That said, I got creative today.  I've had business cards and Artist postcards printed up in the past that looked okay, but in many ways, they were just like the millions of other postcards and business cards for visual artists.  After looking through Cardonizer, I decided to run to Michaels Craft Store and be inspired.  I had some ideas floating around in my head about making my own business cards, but I went with an open mind hoping to find the right combination of creative things to make a business card - one that I can give to a Gallery owner when I visit, or one that I can send to Galleries or give to prospective collectors. 

So, you want to see what I came up with?  Take a look ...


I purchased a package of 50 bookmarks in Ivory cardstock, some teeny wood rectangles, 1/4" ribbon, and Artist Trading Card Canvas.  Then I found some scrapbooking labels for the inside and the outside frame of the painting.  Pretty cool ey?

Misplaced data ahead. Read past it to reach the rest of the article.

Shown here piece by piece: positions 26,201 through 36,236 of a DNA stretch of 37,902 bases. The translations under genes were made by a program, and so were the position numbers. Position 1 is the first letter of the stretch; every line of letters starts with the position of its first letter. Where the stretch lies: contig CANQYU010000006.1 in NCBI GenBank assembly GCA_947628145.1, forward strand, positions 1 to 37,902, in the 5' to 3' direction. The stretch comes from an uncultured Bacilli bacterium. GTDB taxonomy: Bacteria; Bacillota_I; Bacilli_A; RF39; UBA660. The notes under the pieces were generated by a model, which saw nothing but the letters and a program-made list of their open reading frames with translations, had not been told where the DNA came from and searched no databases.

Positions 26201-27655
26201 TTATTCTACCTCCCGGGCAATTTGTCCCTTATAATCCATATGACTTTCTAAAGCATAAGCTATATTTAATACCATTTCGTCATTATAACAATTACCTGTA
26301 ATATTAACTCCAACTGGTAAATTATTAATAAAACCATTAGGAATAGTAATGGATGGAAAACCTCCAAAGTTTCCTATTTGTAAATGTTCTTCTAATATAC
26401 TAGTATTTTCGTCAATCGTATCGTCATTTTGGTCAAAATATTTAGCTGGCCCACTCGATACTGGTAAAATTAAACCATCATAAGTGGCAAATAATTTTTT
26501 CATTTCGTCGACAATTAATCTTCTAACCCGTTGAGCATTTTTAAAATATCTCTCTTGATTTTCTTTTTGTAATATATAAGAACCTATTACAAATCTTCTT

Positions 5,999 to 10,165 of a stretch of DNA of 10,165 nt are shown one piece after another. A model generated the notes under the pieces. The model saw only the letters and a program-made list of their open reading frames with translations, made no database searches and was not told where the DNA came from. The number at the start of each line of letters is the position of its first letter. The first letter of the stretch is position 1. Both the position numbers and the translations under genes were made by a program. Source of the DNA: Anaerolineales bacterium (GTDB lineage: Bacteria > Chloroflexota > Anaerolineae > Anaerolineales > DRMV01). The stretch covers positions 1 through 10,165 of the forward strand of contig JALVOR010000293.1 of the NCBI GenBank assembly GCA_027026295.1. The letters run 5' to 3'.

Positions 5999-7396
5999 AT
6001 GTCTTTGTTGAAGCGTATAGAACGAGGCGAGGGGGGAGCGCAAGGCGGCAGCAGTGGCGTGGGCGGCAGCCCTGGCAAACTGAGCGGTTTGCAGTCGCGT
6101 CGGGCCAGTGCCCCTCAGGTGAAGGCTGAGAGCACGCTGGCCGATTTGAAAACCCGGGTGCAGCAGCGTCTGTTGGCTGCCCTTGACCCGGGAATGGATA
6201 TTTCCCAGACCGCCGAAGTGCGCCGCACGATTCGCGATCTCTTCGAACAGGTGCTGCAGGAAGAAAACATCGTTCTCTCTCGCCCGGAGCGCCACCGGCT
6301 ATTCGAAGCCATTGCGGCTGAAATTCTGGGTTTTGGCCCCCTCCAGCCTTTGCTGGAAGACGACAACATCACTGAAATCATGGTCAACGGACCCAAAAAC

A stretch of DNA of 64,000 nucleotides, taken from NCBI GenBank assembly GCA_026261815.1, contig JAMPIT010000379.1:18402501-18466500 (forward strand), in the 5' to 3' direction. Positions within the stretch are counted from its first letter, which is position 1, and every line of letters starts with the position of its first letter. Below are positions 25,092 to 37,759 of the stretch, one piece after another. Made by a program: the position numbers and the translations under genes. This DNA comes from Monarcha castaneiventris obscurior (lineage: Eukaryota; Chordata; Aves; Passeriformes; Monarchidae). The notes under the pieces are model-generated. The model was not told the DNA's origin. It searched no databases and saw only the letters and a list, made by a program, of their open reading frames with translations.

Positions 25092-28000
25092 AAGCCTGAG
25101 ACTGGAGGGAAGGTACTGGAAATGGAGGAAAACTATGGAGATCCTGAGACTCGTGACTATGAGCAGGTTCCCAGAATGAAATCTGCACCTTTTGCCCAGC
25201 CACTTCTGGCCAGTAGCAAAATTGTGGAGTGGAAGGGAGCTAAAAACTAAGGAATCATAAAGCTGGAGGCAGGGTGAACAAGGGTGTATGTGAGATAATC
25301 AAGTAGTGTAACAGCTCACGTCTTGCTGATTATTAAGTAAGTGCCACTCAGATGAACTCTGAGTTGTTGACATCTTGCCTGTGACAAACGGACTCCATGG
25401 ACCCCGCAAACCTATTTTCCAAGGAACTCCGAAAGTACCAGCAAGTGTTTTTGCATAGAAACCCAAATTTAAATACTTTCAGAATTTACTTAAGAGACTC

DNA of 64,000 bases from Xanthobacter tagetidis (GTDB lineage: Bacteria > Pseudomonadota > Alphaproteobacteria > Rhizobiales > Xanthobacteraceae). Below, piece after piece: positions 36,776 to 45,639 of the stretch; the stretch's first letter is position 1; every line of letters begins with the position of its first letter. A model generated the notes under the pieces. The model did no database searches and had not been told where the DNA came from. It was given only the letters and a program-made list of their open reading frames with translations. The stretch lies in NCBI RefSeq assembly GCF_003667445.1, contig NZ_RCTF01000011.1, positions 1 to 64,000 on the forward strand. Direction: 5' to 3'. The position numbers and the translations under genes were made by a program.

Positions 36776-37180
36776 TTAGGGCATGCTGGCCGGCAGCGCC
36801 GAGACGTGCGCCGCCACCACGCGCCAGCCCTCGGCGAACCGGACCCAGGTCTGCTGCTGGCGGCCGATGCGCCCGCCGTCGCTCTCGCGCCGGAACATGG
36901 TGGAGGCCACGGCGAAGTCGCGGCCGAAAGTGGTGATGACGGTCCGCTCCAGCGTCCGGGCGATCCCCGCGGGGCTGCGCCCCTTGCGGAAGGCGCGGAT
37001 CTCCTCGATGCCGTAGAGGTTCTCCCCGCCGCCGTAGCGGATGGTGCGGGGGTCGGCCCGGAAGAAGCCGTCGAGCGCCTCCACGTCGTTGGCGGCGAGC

I glued on the scrapbook label to the front of the folded bookmark, and then in my studio I took 5 minutes and painted this original little oil of a barn scene. Yes, this is an original oil painting on the front of this card.  The Artist Trading Card canvas I glued to the top of of the teeny wood rectangle before I put brush to teeny weeny canvas for this painting.


Then I glued the painting to the label on the front so that it looked framed.


Then, I used another fancy label for the inside, and with a calligraphy pen, I hand wrote the necessary information on the inside of the card.


So what if it isn't perfect.  I think that makes it more personal. 


Then, when you tie it in a bow, it can sit up on your desk or on a shelf somewhere.  What do you think?  Do you like my business card?  I'm always trying to think outside the box, and I wanted  Gallery owners, curators, collectors, and you, to hold on to my card and my information.  Maybe then I won't end up in a drawer somewhere forgotten, or in the garbage.  Maybe, just maybe, with the right amount of tiny information on a creative little card, I will generate more commissions, or sell more paintings - and besides ... that's the idea folks!!

Have you ever thought about what statement your business cards make?  Take a look around Cardonizer's Business Card Gallery and be inspired. Then, when you've created something of your own, please send me some images of your business card in an email and I'll post them here!